Massachusetts Drivers Lose Second Bid for Class Certifications Over Lost Resale Value

By | June 7, 2024

Three Massachusetts drivers have hit a dead end for the second time in their drive for court certification of class actions against two auto insurers over missing payments for the lost resale value of vehicles.

Superior Court Justice Kenneth Salinger last week denied an amended bid by three lead plaintiffs to represent the class of drivers who never received inherent diminished value (IDV) payments for their vehicles. The Massachusetts Supreme Judicial Court, in a ruling interpreting the 2008 standard auto policy, has defined IDV as the loss in market value to a vehicle due to the stigma of being in an accident, even after the vehicle has been fully repaired.

In June 2023, the Superior Court denied the class actions over IDV and now Salinger has denied the second bid with the same reasoning. The court found, after evaluating expert opinions submitted by the plaintiff consumers and defendants Commerce Insurance and Safety Insurance, that liability must be determined separately for every class member and cannot be determined for a class.

In the prior ruling, the court said that “because the issue of liability requires individualized proof and cannot be decided on a class wide basis,” it follows “that common issues do not predominate over individual ones, a class action is not superior to individual adjudication of claims, and denial of class certification is therefore appropriate.”

The court relied upon expert testimony provided by Commerce Insurance that the calculation of IDV requires consideration of many factors on an individual basis. These factors include the nature and severity of the damage and the quality of the repairs; whether the vehicle had a prior accident history; the general class of vehicle, and others.

The industry also asserted that many vehicles that are damaged in a collision and then are fully-repaired do not suffer any IDV, but instead are worth just as much and sometimes even more after being repaired than they were worth before the collision.

The plaintiff’s 2021 proposal claimed that IDV for the class could be determined using nothing but a standard vehicle valuation guide like the one published by the National Automobile Dealers Association and the damage appraisal report for each vehicle.

The Superior Court dismissed the 2023 plaintiffs’ expert testimony as unsupported by research.

The 2023 ruling noted that the while the state’s high court recognized ICV, it also had stressed that insurers should have to pay IDV only if the claimant establishes both that his or her vehicle suffered IDV, and the amount of IDV damages owed to him or her.

Unhappy with that result, the plaintiffs returned with a different class definition and a new expert opinion to support a class certification. The new proposal suggested that IDV could be determined by consulting standard vehicle valuation guides, local market value data, and current auction results, and considering several other factors. To reflect this proposed methodology, the proposal would revise the prior proposed class definitions to limit the class to claimants whose vehicle required more than $5,000 in repairs and were no more than six years old at the time of the collision.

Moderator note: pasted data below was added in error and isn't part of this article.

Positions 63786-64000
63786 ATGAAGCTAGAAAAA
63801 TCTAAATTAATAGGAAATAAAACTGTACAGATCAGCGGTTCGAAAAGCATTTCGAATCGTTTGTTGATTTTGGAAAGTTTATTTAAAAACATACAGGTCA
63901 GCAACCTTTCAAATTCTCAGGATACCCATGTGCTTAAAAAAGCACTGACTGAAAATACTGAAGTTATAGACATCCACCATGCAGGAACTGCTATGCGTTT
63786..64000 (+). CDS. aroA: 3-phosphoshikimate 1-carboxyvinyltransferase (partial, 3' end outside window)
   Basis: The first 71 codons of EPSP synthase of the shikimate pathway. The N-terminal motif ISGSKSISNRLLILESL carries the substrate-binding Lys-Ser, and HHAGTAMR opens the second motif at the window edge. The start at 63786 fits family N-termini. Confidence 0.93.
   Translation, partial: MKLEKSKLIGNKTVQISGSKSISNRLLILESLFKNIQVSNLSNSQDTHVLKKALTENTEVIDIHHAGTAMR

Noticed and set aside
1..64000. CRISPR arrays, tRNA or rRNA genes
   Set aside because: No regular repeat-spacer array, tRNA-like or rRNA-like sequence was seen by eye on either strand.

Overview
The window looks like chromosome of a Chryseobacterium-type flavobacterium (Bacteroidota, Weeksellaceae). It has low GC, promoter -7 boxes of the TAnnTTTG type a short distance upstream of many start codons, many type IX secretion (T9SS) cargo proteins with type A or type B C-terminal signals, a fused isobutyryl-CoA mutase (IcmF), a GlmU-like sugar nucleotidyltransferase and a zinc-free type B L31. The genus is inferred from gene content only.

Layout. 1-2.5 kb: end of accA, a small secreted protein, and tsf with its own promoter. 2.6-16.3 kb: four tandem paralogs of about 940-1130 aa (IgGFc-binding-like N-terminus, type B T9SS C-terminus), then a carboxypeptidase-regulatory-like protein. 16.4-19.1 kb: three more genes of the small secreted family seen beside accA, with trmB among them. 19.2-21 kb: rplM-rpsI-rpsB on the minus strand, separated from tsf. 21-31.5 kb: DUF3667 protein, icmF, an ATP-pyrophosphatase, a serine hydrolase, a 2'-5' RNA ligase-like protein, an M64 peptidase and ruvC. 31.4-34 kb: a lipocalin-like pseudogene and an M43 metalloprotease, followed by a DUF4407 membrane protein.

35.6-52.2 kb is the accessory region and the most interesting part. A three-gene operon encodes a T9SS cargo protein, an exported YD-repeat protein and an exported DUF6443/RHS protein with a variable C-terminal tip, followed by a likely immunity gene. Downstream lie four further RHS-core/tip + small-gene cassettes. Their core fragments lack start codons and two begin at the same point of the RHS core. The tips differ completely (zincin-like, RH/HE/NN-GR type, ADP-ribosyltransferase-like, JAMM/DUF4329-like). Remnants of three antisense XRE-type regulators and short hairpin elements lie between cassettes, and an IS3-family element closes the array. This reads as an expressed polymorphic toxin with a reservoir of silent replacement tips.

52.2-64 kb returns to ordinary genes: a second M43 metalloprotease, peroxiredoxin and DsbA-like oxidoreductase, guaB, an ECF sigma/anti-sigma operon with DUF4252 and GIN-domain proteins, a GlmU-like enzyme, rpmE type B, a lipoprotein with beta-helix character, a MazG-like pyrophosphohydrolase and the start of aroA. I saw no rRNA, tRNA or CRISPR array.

On May 31 Salinger ruled that their second attempt and their new expert opinion were no better than their first. He found they did not show any reason to revisit the court’s prior ruling and that the “conclusory expert opinions that they sought to submit were not supported by any analysis, study, data, or evidence of any kind.”

The judge criticized the new proposal by damage appraiser Robert Collins as “not tethered to anything” and for being “completely arbitrary.”

“Since there is no reason to reconsider the Court’s prior findings and conclusions that individualized determinations of liability are necessary and class certification is therefore appropriate, those findings and rulings operate as law of the case,” Salinger concluded.

The plaintiffs may still pursue their cases individually.

Their class certification efforts followed a 2021 ruling by the Massachusetts Supreme Judicial Court that the 2008 standard Massachusetts automobile insurance policy required insurers to pay third-party collision damage claims “for IDV to vehicles that are damaged and subsequently repaired.”

Jarret McGilloway, Linda Estrella and Adam Ercolini have sought to represent plaintiff classes to press claims that Safety Insurance Co. and the Commerce Insurance Co. allegedly committed breaches of contract, and engaged in unfair insurance settlement practices, by not paying every potential class member for lost resale value that their motor vehicle allegedly suffered.

The original proposed class of plaintiffs with claims against Safety would have at least 26,000 members, and the class with claims against Commerce would have roughly 470,000 members, according to the plaintiffs.

While it is settled that the 2008 standard policy provided for ICV, the issue is again before the Supreme Judicial Court. In 2016, the state insurance commissioner authorized a change in the policy language that provides coverage for any “tangible property” damage to the third party’s vehicle but excludes coverage for “any decreased value or intangible loss” resulting from the collision.

The Superior Court has ruled that this policy change in 2016 eliminates the ICV coverage and dismissed a complaint alleging the right to coverage for IDV. But that ruling is being challenged before the state’s high court. The plaintiff suing Commerce Insurance argues that the 2016 language was not intended to and does not exclude IDV coverage and that the insurance commissioner lacks the authority to make such a change.

Topics Liability Personal Auto Massachusetts

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